Welcome to the FiercePharma political roundup, where each Monday we’ll highlight developments in Washington, D.C., and elsewhere that could affect how drugmakers operate.
The drug pricing war of words between Republicans and Democrats continued last week as President Donald Trump tweeted that he and Department of Health and Human Services Secretary Alex Azar will soon release a drug importation plan. The president said the Democrats’ plan, released in September, “doesn’t do the trick” and delivers fewer new drugs. Pharma companies and others have opposed importation, saying it could threaten the U.S.' secure drug supply chain. Industry has also pushed back hard on House of Representatives Speaker Nancy Pelosi's ideas.
Importation isn't a new idea. Earlier in this yearslong drug pricing debate, Sen. Bernie Sanders and the late Rep. Elijah Cummings pushed the proposal back in 2017. Consideration about the measure goes back before their plan, at least to healthcare reform discussions in 2009.
...While we had the first prescription drug price decrease in 50 years, Americans still pay far too much for drugs – other countries pay far less – that is WRONG! We will soon be putting more options on the table...— Donald J. Trump (@realDonaldTrump) November 22, 2019
Alternatively, Pelosi’s plan calls for Medicare price negotiations, an international pricing index, potential fines for drugmakers and more. Trump originally said it’s “great to see” the proposal, but the White House backed away more recently and signaled more support for a bipartisan effort in the Senate. In the Senate, lawmakers are pushing to simplify Medicare Part D, an out-of-pocket cap for Part D patients, tweaks to Medicare Part B and more transparency for pharma middlemen.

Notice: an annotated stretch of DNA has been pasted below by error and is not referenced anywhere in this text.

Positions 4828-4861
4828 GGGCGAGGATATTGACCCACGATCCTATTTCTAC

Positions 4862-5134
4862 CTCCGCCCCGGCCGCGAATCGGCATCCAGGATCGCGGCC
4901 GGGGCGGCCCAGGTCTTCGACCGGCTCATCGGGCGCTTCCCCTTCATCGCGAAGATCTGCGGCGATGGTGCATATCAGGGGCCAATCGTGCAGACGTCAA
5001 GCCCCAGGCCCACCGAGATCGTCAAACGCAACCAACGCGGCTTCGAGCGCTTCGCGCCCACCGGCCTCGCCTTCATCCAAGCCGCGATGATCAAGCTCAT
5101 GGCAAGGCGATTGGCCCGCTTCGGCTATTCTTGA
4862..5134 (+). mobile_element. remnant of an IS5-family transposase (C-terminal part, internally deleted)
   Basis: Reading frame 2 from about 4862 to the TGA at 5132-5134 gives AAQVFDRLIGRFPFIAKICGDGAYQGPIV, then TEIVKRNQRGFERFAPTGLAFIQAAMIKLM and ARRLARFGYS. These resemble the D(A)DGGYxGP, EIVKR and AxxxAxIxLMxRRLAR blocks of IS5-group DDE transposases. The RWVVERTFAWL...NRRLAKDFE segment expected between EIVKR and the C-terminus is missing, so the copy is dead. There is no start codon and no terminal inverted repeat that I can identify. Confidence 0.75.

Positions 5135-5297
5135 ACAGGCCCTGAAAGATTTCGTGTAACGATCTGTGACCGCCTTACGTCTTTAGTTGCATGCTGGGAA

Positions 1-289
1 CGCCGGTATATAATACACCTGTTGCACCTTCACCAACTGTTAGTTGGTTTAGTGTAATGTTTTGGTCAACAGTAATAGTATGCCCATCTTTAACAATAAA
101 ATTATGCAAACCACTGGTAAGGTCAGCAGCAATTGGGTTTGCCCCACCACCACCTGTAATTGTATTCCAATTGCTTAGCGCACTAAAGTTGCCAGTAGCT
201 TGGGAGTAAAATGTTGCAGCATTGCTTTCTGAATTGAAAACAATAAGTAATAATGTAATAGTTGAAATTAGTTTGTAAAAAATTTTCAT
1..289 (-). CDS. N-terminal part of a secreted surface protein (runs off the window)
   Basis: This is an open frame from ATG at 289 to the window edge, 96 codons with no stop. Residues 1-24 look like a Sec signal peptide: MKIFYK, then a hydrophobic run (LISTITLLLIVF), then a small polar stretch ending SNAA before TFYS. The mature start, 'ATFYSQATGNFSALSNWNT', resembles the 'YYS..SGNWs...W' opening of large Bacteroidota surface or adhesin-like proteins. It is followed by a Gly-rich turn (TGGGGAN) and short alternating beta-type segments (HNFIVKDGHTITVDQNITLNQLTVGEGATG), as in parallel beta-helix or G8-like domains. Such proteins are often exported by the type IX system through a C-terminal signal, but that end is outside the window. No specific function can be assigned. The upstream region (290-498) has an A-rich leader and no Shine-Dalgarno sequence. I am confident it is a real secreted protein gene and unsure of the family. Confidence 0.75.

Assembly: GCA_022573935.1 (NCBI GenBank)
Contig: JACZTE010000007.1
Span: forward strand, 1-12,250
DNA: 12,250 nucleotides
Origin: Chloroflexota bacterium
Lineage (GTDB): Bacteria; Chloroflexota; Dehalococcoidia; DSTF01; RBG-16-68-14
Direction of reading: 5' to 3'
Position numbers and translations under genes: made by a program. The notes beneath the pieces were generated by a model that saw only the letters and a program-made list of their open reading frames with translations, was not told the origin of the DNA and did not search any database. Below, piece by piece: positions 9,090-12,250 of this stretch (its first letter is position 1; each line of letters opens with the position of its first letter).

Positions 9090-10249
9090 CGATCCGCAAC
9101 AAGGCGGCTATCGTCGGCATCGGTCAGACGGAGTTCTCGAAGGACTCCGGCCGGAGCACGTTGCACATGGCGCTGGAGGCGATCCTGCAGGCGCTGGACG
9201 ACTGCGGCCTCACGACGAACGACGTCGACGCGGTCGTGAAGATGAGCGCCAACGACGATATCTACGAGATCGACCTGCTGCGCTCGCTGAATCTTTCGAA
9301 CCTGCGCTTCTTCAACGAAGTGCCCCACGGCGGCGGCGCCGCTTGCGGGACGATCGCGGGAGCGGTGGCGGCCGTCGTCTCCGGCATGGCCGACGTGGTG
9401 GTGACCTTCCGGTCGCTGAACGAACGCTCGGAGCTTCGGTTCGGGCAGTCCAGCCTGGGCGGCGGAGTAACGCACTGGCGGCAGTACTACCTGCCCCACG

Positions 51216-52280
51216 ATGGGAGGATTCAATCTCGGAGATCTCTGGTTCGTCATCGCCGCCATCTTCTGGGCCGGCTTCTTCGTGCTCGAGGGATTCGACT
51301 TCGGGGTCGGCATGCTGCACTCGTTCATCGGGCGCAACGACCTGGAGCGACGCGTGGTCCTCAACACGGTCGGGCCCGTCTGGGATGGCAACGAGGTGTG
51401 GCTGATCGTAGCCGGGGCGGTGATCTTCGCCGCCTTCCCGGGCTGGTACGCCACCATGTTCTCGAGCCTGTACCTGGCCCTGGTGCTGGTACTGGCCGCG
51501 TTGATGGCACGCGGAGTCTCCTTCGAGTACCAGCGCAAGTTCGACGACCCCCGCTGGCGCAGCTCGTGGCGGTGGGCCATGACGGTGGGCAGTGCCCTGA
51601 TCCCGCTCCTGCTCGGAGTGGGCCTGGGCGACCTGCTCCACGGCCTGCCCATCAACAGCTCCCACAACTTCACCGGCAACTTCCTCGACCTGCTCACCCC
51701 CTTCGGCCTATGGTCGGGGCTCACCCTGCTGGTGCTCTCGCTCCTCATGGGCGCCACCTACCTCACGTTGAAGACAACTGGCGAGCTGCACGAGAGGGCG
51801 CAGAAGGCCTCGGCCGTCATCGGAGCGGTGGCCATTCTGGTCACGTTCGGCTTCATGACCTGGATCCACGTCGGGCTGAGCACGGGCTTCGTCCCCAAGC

Also last week, FDA commissioner nominee Stephen Hahn faced Senate questioning over his views and plans for the agency ahead of a potential confirmation. On drug pricing, the nominee followed in the steps of former commissioner Scott Gottlieb, Cowen analysts wrote in a note to clients. Hahn said the FDA can have an “indirect” role in drug pricing by stimulating competition. The nominee also “avoided every invitation to criticize the drug industry directly,” the analysts wrote.
In a new pricing twist, the American Medical Association supported an “arbitration” process to drive drug costs down. The process would be managed by independent, informed mediators who would choose bids by either pharma companies or payers in areas of high drug prices and limited competition. The status quo "allows unilateral price setting of drugs by manufacturers without regard to patient access and affordability," according to an AMA report. An arbitration process would provide "incentive for drug manufacturers and payers to arrive at a negotiated price.”